From one perspective, the Communist crackdown on Tibet couldn't come at a better time. The Olympics is still five months away - more than enough time, sadly, for people to forget what has happened this month. Furthermore, this could take a lot of steam out of the reaction to the 50th anniversary of the bloody March 1959 crackdown. From another angle, however, it couldn't have come at a worse time, because Taiwan will elect a new President on Saturday.
Up until last week, it was fairly certain who the President would be - former Taipei Mayor Ma Ying-jeou. Ma is the nominee of the Kuomintang (Nationalist - KMT for short) party; the party which under Chiang Kai-Shek ran all of China, then retreated to Taiwan in 1949 and ruled until losing power in the election of 2000.
Older readers might remember the KMT as the leading anti-Communist force in East Asia, but that was a long time ago. During the 1990's, under President Lee Teng-hui, Taiwan transitioned to a democracy, and the Taiwanese people became more confident in themselves, their elected government (Lee stood for election in 1996 and won overwhelmingly), and their right to be treated as an independent nation.
Meanwhile, Communist China, sensing an opportunity in the increasingly homesick leadership of the KMT, began making overtures toward winning them over. The "one country, two systems" model for Hong Kong (which looked a lot better before it was implemented than it does eleven years on) was touted as a possible future for Taiwan - and many in the KMT started abandoning anti-Communism and supported reunification even under Communist rule.
Lee, however, did not, which set off a factional split in the KMT that allowed the opposition Democratic Progressive Party (DPP) to win in 2000 under Chen Shui-bian. The split within the KMT was so bad that Lee quit the party and formed his own (the Taiwan Solidarity Union), which endorsed Chen for re-election (he won). Now, however, after eight years, Taiwanese voters seemed to be tired of the DPP, while the KMT nominated Ma - who has taken care to adopt anti-Communist rhetoric his entire career.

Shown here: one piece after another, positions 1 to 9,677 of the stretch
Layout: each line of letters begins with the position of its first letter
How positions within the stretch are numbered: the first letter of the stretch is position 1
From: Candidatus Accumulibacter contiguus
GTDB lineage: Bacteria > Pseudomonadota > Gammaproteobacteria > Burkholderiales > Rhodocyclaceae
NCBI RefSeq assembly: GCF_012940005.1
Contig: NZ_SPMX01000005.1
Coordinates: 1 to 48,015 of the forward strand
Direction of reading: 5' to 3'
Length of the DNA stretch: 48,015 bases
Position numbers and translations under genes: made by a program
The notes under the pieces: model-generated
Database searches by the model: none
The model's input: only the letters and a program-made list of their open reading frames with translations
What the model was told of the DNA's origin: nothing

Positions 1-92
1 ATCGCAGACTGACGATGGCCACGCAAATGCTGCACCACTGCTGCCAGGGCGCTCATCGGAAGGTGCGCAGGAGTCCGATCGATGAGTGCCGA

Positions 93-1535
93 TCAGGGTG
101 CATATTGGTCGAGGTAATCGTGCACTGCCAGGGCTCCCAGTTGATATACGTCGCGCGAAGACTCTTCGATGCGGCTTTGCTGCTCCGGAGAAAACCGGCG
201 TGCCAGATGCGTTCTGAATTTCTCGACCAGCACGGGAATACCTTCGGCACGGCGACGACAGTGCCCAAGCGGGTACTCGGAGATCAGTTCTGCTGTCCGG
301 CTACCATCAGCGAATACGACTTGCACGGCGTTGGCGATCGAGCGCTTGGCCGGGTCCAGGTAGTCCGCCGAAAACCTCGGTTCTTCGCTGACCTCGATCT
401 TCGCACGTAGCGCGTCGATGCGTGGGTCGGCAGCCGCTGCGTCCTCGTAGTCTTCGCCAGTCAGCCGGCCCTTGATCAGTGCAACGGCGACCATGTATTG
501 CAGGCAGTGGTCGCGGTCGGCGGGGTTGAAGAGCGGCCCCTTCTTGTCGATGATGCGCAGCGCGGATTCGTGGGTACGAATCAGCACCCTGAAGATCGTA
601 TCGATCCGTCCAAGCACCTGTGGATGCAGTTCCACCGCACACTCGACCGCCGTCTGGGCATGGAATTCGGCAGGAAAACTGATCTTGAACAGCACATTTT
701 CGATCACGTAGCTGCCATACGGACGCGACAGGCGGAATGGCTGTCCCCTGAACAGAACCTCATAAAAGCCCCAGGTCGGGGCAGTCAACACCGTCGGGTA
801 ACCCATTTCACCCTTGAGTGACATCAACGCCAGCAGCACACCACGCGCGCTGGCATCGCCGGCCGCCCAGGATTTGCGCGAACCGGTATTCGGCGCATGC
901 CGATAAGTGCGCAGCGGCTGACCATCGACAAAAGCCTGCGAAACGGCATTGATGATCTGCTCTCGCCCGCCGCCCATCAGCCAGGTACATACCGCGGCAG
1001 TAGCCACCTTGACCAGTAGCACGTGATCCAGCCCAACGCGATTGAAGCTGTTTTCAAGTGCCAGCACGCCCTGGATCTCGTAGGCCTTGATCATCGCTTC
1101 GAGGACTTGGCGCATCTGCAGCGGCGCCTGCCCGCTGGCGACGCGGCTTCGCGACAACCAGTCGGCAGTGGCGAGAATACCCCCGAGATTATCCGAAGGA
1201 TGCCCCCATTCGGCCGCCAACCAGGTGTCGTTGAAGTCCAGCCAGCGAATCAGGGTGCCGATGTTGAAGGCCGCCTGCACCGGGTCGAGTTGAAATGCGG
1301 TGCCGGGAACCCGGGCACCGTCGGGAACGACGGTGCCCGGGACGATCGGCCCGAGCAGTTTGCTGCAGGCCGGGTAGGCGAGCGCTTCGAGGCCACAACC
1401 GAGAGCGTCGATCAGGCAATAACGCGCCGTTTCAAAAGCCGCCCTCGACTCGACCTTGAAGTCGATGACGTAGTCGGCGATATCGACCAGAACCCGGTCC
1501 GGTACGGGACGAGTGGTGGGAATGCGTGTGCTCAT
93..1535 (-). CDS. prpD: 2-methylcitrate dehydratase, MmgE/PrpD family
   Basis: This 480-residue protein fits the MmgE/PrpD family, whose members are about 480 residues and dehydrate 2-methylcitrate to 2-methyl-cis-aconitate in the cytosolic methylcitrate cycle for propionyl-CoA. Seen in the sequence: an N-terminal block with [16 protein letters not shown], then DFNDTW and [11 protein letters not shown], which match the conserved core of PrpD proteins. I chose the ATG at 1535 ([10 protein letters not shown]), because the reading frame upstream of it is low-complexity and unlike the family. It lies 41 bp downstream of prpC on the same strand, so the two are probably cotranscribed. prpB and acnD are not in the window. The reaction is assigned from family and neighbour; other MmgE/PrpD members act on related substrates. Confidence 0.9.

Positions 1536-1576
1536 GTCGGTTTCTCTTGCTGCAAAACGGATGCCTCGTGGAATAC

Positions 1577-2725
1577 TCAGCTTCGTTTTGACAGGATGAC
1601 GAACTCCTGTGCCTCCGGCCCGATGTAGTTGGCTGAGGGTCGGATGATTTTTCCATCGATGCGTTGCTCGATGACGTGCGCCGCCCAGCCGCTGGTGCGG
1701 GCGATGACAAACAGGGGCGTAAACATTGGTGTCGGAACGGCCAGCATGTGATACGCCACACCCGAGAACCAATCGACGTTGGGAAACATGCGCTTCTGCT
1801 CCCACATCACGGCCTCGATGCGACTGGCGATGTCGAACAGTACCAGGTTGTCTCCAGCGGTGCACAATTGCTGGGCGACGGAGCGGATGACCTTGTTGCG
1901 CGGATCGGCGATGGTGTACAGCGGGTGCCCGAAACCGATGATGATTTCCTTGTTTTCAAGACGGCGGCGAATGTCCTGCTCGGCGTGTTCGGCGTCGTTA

The DPP nominee (former Premier Frank Hsieh) had been unable to gain any traction, even as Ma proposed a "peace treaty" with the Communists. All the signs pointed to a KMT blowout - until Tibet started bleeding.
How worried was Ma? He uttered these words when asked about the possibility of the Communists doing the same to Taiwan: "Taiwan is not Tibet ... we are a sovereign country" (CNS News). To KMT supporters, those words are the sine qua non of political incorrectness. To top it off, Ma even talked about boycotting the Olympics this morning (Agence France Presse).
Will it be enough? It's hard to say. As I mentioned earlier, these aren't Ma's first anti-Communist statements. The concern was always whether or not the rest of the KMT would push him towards "reconciliation" - and that concern won't go away no matter what Ma says. Still, if Ma wins, he will not be able to run away from his anti-Communist rhetoric without suffering horrendous political consequences, if Taiwan still has the opportunity to deliver them.
Why do I say that? Three years ago an inside CCP source leaked that the Communist regime intends to conquer Taiwan by no later than 2012. This timeline is not dependent on Taiwanese policy, but rather the Communists' schedule for neutralizing dissidents. Of course, the Communists have repeatedly tired to cover their true face with their "peaceful rise" nonsense - nonsense has been literally shot away in Tibet.
What Tibet has revealed is the true nature of the Communist regime, which Taiwan's voters should not take lightly. I would humbly submit (since I'm American and not Taiwanese, it can be nothing but humbly), that the island democracy cannot risk Ma succumbing to the Communist-sympathizing elements of the KMT. It is far better to stick with the true anti-Communist coalition (DPP-TSU), and elect Frank Hsieh - which as Tibet continues to bleed - might just happen now.
Cross-posted to the right-wing liberal